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Burke: Finally a Promoter of Natural Reason

November 9, 2010

Why is it that almost every philosopher asserts that we must use our ability to reason in current times to correct the many mistakes of the past? Why is it that they insist that we can be so much smarter now, or any single person can be smarter, than the general consensus of prior civilizations and people; didn’t they have the same innate capability to think reasonably and intelligently that we possess now? Burke uproots the traditional philosophical trend of declaring a need for a complete upheaval, a need to start over and recreate a society that will be somehow profoundly better than the one we already reside in.

Burke states, ” A spirit of innovation is generally the result of a selfish temper and confined views. People will not look forward to posterity, who never look backward to their ancestors” (503).

In other words, he is essentially defending tradition. He is appealing to many in that he is actually realistic; people of the past did not get everything wrong. There are many codes of conduct and simple ways of the world that have developed and held because they were in fact right. In the above quotation, he does address that change can be beneficial and necessary (by the use of the word generally to provide for exceptions), however, he counters that by saying that nothing that forwards society can be established without maintaining some of the aspects of it that have proven to work. The entire system does not have to be effaced and declared utterly flawed; instead, minor enhancements are totally allowed but we have no right to assume that individually, we have an idea that solves all the problems in a society. In saying this, he takes a shot at many philosophers that came before him, especially Rousseau, invoking the concept that a following of Rousseau’s basic principles, the ideas of one man, led to the gruesome, deadly Revolution in France. Tradition didn’t spout out of thin air, Burke explores, it was agreed upon and lasted most likely because it was deemed reasonable by the general population over a longevity of time.

  1. arimark91 permalink
    November 9, 2010 6:34 PM

    Tradition is important, but to a certain extent. In discussion today we spoke about how Burke would support institutions at this school. For example, Burke would support fraternities. Fraternities are all about tradition and brotherhood, and Burke would love that because thats what he stands for. However, because Burke was so focused on keeping tradition alive, he did not support individualism, free thought, or liberty. College campuses are geared toward helping people become individuals. So while I do think that Burke would have accepted fraternities, I do not think that they would have accepted him. Yes, tradition is important, but innovation is great too. Many institutions have found ways to keep it alive while also letting members become individual thinkers. Burke is too focused on tradition, rather than finding a good balance between tradition and innovation.

  2. erikamir permalink
    November 9, 2010 7:04 PM

    You make a good point but as I have argued before, I am not a real big fan of Burke. Burke focuses on tradition and as you say that tradition lasted because it was deemed reasonable at the time. However some things just don’t work. Burke saw that these various revolutions would have heavy burdens. Traditions do not always work because times change and if we are to keep tradition you have to modify a particular tradition to fit the present day. Consider the original Constitution, it was geared toward White men, not women or minorities; but times have changed and amendments were made to modify tradition. Just something to think about.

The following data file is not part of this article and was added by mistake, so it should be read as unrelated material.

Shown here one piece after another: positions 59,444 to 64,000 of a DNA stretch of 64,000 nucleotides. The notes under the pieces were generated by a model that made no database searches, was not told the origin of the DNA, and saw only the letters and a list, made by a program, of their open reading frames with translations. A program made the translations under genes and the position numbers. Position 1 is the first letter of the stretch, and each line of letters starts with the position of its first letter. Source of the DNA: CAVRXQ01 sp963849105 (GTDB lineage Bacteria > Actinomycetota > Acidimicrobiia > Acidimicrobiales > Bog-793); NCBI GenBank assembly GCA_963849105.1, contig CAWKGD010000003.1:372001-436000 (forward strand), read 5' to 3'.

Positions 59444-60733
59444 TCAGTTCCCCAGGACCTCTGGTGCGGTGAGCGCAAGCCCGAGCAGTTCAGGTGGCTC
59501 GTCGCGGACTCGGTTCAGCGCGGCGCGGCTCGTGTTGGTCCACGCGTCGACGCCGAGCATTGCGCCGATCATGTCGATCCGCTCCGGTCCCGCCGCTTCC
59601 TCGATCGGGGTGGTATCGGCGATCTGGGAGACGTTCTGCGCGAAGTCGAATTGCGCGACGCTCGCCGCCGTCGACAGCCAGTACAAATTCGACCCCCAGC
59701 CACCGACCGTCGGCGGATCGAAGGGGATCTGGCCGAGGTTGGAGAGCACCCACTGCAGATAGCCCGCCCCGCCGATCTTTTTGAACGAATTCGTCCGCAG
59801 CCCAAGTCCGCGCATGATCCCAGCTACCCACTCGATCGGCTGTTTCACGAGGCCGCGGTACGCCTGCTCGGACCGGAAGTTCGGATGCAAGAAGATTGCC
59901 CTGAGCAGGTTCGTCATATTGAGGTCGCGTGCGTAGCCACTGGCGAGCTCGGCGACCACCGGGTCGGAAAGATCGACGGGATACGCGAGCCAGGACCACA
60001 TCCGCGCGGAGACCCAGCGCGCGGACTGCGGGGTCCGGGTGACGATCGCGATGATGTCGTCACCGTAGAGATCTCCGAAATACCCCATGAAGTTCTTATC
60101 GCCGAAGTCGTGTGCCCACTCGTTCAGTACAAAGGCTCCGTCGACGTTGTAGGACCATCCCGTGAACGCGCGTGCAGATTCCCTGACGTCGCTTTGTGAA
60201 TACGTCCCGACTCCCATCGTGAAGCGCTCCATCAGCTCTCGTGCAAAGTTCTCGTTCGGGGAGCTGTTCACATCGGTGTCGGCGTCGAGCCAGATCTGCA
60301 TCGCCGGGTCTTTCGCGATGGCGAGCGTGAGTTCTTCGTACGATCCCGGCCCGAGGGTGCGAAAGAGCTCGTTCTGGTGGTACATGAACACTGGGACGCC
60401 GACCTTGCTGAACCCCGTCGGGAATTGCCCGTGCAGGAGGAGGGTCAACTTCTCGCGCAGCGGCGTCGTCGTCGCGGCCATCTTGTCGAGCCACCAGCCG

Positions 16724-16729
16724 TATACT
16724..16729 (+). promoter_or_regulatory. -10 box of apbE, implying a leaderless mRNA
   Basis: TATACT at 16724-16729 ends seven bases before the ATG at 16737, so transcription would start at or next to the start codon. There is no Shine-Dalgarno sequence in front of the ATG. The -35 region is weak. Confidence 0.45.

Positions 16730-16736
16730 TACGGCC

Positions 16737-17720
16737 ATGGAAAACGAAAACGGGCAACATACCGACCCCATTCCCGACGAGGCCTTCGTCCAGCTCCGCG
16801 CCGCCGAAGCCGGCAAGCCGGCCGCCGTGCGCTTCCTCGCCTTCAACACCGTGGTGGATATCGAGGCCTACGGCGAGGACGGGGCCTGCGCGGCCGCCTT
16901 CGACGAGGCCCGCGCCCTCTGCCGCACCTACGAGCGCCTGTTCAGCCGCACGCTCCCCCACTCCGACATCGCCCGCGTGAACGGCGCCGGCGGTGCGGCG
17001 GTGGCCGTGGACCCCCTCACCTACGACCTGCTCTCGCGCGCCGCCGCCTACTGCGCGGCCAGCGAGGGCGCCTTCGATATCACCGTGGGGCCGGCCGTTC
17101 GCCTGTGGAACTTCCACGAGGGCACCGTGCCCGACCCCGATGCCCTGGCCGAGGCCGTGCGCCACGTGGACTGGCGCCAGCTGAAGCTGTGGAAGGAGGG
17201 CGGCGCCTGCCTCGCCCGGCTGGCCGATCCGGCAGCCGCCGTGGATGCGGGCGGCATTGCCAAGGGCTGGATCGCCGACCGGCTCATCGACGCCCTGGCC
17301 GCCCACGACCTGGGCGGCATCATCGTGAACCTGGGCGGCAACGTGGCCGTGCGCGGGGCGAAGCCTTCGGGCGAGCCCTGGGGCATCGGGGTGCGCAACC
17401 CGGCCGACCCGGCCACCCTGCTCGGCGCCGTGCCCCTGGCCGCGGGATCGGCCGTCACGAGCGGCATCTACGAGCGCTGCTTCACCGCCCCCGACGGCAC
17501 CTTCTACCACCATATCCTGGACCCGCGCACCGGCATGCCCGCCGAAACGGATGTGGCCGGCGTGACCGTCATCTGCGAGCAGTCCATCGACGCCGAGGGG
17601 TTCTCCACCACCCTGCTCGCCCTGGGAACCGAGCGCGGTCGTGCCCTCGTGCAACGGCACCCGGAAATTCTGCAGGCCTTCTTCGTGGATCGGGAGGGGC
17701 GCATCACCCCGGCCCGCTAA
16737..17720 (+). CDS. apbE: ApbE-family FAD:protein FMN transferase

3. November 9, 2010 8:47 PM

    I believe you and Burke are correct in many aspects. It is true that total upheavals and complete change are not always necessary. But the fact is that sometimes change in necessary for improvement. You say about people, “didn’t they have the same innate capability to think reasonably and intelligently that we possess now?”. While people then did have the same intellectual capabilities as people now, they didn’t have the total sum of all the knowledge that we have today. In other words, people are more knowledgeable then people were back when Burke was writing. Systems in this world are not perfect and constantly need to be revised especially as tie goes by. If you look at the constitution of the United States, the founders made it a “living” document for this exact reason. While I respect tradition, I believe times change and sometimes tradition can’t hold up.

  4. thacarter4 permalink
    November 10, 2010 12:57 AM

    I like and agree with the idea that some traditions are necessary to maintain order in society and that sometimes subtle changes, instead of system wide ones are better for society as a whole. I also like that you used a lot more logic in this argument than Burke, who made pretty emotional appeals instead of arguing point by point. Where I disagree with this is the somewhat excessive praises of Burke’s writing, he was a traditionalist but he had pretty bad reasons for being one. He was supporting a disconnected monarchy in France even though they had repeatedly abused their people. By doing this he was taking a stand against individual liberties and against the people being able to decide who governs them and how they are governed. Maybe not every political system needs to be completely overrun but if Burke stood against upheaval in France it’s a safe bet that he was against the American revolution, which we now think was a pretty good thing. My point is that small changes are not always enough, sometimes to make real, meaningful progress we need a revolution.

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